(1) Where does Brady-Manning rank among the great QB rivalries in NFL history?
This Sunday’s matchup between New England and Indianapolis was originally slated for prime time on NBC. But with Peyton Manning out indefinitely and winless Indy freefalling through a miserable season, it got bumped to 1pm EST on CBS. The relative lack of interest in this game underscores just how central the Brady–Manning rivalry has been to the Patriots–Colts rivalry. Over the past decade, the two teams and their Hall of Fame QBs have produced a series of memorable contests, such as the goal-line-stand game, the snow game, the 18-point-comeback game, the fourth-and-two game, and the almost-comeback game. In 2006, Sports Illustrated included Brady–Manning on its list of the “top 10 QB rivalries of all time,” along with Stabler-Bradshaw, Unitas-Namath, Marino-Montana, Elway-Kosar, Young-Aikman, Graham-Layne, Kelly-Marino, Starr-Unitas, and Bradshaw-Staubach. (SI inexplicably omitted Montana-Elway.)
(3) Will Tim Tebow continue to avoid turnovers?
When Tebow critics want to summon evidence that his much-ballyhooed run of success “just isn’t sustainable,” they typically point to his lousy completion percentage (45.5). “But completion percentage is only one small part of the story and not a very meaningful one at that,” notes NFL analyst Kerry Byrne, founder of Cold, Hard Football Facts (CHFF). According to the Real Quarterback Rating devised by CHFF, Tebow has outplayed the opposing QB in each of his five wins as a starter. Byrne explains that his consistently high rating can be attributed to two factors: Tebow scores touchdowns — either through the air or on the ground — at a relatively fast pace (relative, that is, to his aggregate number of pass attempts, rush attempts, and sacks), and he commits remarkably few turnovers. “Tebow has suffered just two turnovers all year, one interception and one fumble. Both of those turnovers came in the Detroit game, his lone loss this year.”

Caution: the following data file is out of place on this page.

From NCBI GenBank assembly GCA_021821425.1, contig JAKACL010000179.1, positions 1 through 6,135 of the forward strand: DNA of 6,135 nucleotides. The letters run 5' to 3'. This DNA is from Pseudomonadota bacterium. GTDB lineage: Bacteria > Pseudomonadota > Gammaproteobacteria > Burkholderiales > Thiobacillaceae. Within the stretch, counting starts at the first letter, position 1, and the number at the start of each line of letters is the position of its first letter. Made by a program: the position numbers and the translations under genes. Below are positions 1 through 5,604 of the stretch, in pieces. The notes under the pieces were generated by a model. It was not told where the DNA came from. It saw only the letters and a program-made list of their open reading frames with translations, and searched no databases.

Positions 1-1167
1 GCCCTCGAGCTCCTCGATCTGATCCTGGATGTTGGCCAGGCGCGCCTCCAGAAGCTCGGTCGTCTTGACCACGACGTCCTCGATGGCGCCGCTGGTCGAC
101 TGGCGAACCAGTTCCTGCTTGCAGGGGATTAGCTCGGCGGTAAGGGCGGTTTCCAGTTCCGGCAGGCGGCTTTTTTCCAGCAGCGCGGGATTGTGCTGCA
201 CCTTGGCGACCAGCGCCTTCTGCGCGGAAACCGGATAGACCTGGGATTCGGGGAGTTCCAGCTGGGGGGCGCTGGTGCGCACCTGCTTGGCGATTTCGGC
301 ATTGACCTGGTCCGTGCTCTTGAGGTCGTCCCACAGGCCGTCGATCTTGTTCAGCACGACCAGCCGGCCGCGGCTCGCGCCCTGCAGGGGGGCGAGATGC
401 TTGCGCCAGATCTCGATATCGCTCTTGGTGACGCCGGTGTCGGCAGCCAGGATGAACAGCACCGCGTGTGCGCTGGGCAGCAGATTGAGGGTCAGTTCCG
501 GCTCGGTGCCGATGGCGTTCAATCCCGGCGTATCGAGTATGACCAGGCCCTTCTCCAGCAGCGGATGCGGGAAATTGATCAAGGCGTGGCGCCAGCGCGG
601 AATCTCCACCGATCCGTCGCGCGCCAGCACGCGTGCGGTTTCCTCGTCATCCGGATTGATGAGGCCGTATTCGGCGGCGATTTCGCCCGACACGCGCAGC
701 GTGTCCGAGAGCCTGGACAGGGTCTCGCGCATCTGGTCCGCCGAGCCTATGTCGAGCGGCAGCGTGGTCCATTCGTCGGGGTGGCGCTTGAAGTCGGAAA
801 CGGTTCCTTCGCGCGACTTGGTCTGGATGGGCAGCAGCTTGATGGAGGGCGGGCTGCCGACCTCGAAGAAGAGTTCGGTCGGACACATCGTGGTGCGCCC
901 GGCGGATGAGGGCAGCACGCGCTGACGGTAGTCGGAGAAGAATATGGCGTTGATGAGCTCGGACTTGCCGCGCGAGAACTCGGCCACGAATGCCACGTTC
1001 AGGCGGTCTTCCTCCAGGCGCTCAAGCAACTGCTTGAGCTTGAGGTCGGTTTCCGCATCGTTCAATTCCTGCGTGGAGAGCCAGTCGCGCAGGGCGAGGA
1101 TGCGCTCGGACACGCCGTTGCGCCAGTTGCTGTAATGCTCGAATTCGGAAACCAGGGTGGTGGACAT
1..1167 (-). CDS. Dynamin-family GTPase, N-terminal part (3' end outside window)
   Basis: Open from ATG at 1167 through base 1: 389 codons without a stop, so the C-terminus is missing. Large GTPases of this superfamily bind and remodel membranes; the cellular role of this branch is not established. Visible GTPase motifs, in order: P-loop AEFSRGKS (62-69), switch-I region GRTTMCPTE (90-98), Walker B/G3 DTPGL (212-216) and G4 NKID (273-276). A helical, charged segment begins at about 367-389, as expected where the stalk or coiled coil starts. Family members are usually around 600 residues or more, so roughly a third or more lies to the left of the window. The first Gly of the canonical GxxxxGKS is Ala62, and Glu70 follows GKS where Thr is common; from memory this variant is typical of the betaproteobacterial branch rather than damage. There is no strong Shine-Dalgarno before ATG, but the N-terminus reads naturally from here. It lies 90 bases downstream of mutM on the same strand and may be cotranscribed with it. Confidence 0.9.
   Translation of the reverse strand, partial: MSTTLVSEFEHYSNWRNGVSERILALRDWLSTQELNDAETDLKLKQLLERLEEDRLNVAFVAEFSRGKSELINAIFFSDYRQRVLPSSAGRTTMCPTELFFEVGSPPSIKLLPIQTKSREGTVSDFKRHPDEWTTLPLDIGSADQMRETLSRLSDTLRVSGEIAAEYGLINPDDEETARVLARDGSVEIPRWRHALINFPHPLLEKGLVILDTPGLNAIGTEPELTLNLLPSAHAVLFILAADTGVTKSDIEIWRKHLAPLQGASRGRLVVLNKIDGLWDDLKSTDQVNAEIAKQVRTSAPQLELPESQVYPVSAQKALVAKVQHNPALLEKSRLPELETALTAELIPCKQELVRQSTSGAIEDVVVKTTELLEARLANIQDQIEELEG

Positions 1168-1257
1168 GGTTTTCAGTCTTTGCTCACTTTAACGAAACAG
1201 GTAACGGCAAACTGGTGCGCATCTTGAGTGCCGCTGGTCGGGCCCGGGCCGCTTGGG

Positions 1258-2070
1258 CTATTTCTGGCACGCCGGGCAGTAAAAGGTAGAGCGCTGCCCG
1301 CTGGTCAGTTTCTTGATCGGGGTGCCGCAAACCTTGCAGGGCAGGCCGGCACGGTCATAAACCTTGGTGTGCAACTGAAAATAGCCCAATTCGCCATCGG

(4) How many teams will be sitting atop the AFC North on Monday morning?
If Baltimore loses at Cleveland and Cincinnati wins at Pittsburgh, there will be a three-way tie for first place in the Black and Blue division. The Ravens (8–3) are ranked No. 2 in the latest ESPN power rankings and are fresh off a suffocating defensive performance against San Francisco. Yet Joe Flacco & Co. have made a bad habit of losing trap games after big victories, and their record away from M&T Bank Stadium is 2–3. As for the Bengals (7–4) and the Steelers (8–3), Pittsburgh QB Ben Roethlisberger believes that his Cincinnati counterpart, Andy Dalton, has been the NFL’s rookie of the year. (“I think he’s that good of a quarterback,” Roethlisberger told reporters on Wednesday.) When Pittsburgh topped the Bengals 24–17 in Week 10, Dalton threw a pair of TD passes but also a pair of interceptions. Roethlisberger broke his throwing-hand thumb in that game, and he tweaked the injury during practice this week.